The United Kingdom formally left the European Union on Friday evening after 47 years of membership, paving the way for new trade deals with Japan and the United States.
The United Kingdom exited from the 28-member bloc as a clock marked down the last few minutes in Downing Street, Prime Minister Boris Johnson's official residence, and Brexit supporters gathered outside Parliament to celebrate the historic moment.
In a televised address to the nation earlier Friday, Johnson said, "Our job as the government -- my job -- is to bring this country together and take us forward. And the most important thing to say tonight is that this is not an end but a beginning."
"This is the moment when the dawn breaks and the curtain goes up on a new act. It is a moment of real national renewal and change," Johnson said.
(Workers of the European Parliament lower the British flag from the row of flags of European Union member states outside the European Parliament shortly before midnight on Jan. 31, 2020 in Brussels, Belgium.)
The United Kingdom entered a transition phase where it will no longer legally be a member state of the European Union but will continue to be subject to the rules and regulations of what will now be a 27-nation bloc.
In the next few months, Brussels and London will try to agree on the terms of a new free trade agreement. The aim is to strike an accord by the end of this year.
Some experts predict this is too ambitious and expect a basic agreement on goods trade by December followed by subsequent deals on services.
The United Kingdom is seeking a tariff- and quota-free trading relationship with the European Union outside the customs union and single market.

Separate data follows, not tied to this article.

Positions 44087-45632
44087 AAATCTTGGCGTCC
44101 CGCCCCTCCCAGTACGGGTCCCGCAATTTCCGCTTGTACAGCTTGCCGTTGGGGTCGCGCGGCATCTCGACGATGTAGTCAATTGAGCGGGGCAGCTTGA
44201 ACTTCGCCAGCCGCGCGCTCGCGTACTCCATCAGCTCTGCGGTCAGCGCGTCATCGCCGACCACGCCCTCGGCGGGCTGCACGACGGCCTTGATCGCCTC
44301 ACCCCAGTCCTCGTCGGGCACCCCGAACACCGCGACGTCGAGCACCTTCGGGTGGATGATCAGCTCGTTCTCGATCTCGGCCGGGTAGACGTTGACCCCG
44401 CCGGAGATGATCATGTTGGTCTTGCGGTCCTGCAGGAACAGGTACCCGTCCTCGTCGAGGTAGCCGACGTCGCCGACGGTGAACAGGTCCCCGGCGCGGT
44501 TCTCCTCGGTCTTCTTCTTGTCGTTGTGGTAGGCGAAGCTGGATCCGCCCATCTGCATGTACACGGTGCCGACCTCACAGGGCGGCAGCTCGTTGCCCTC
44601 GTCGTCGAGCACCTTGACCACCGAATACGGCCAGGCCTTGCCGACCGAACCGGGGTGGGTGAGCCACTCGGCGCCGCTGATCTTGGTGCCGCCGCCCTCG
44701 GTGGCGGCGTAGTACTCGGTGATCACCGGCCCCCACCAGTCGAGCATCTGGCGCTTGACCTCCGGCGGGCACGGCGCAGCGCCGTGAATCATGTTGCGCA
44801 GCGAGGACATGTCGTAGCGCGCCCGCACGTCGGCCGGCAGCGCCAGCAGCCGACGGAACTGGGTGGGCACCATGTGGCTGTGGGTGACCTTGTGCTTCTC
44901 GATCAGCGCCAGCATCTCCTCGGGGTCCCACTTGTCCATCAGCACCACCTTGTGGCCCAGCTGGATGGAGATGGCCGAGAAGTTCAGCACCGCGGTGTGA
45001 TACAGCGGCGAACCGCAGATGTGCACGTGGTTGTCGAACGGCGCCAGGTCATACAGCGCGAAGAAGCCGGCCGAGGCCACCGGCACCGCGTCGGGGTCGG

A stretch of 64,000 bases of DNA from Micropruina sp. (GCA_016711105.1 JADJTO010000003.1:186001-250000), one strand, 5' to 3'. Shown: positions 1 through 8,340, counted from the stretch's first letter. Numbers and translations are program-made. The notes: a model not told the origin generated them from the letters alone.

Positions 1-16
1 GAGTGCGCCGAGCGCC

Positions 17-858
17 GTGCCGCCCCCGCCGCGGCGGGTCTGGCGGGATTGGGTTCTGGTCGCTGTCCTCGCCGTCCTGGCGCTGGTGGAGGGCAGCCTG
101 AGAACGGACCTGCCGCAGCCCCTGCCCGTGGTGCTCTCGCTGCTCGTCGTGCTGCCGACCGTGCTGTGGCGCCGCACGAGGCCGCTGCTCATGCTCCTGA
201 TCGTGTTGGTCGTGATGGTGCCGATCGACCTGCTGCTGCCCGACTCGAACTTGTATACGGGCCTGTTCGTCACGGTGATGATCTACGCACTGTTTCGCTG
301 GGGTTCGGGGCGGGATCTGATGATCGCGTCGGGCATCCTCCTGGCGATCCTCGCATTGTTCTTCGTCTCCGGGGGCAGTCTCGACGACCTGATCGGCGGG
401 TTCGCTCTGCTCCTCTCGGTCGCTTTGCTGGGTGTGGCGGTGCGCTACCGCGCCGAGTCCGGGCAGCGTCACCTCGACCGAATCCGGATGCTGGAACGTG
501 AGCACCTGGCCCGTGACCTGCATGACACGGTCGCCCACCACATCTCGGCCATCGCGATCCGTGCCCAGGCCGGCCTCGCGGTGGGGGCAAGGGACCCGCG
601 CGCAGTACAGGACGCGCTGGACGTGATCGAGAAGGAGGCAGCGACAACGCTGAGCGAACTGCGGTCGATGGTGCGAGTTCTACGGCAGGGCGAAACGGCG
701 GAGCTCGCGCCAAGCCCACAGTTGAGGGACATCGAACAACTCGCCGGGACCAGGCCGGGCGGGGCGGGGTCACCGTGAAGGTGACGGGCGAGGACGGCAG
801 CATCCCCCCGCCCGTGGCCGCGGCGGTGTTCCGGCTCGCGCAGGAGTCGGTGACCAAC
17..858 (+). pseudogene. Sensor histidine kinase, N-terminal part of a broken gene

London is keen to diverge from Brussels' regulatory orbit in many areas and aims to strike new trade deals with the United States and Japan.
The United Kingdom has also shown interest in joining the Comprehensive and Progressive Agreement for Trans-Pacific Partnership, an 11-member FTA including Japan, Australia and Singapore.
Brussels, however, has been telling London that divergence will impact the level of its access to the single market in the future.
In a 2016 referendum, the United Kingdom voted 52-48 percent to leave the European Union and formal negotiations on an exit deal began in 2017.
Johnson succeeded Theresa May as prime minister last year after she failed three times to get her draft Withdrawal Agreement through Parliament amid fears it would keep the country in a customs union.
In December, he won a large majority in a general election and has since been able to get his own revised deal approved in Parliament.
The following is a chronology of major events related to United Kingdom's ties with the European Union.
January 1973 -- United Kingdom joins European Community together with Ireland and Denmark.
November 1993 -- EC evolves into European Union of 12 member states.
January 1999 -- EU adopts euro, but U.K., Denmark and Sweden opt not to use single currency.
June 2016 -- Britons vote to leave EU in referendum, leading to resignation of Prime Minister David Cameron.
March 2017 -- U.K., EU start negotiations for London's planned exit from 28-nation bloc.
Nov. 6, 2019 -- Prime Minister Boris Johnson dissolves House of Commons.
Dec. 12, 2019 -- Conservative Party wins large majority in general election, paving way for Brexit in early 2020.
Jan. 9, 2020 -- House of Commons approves Johnson's divorce deal with Brussels.
Jan. 31, 2020 -- U.K. leaves EU.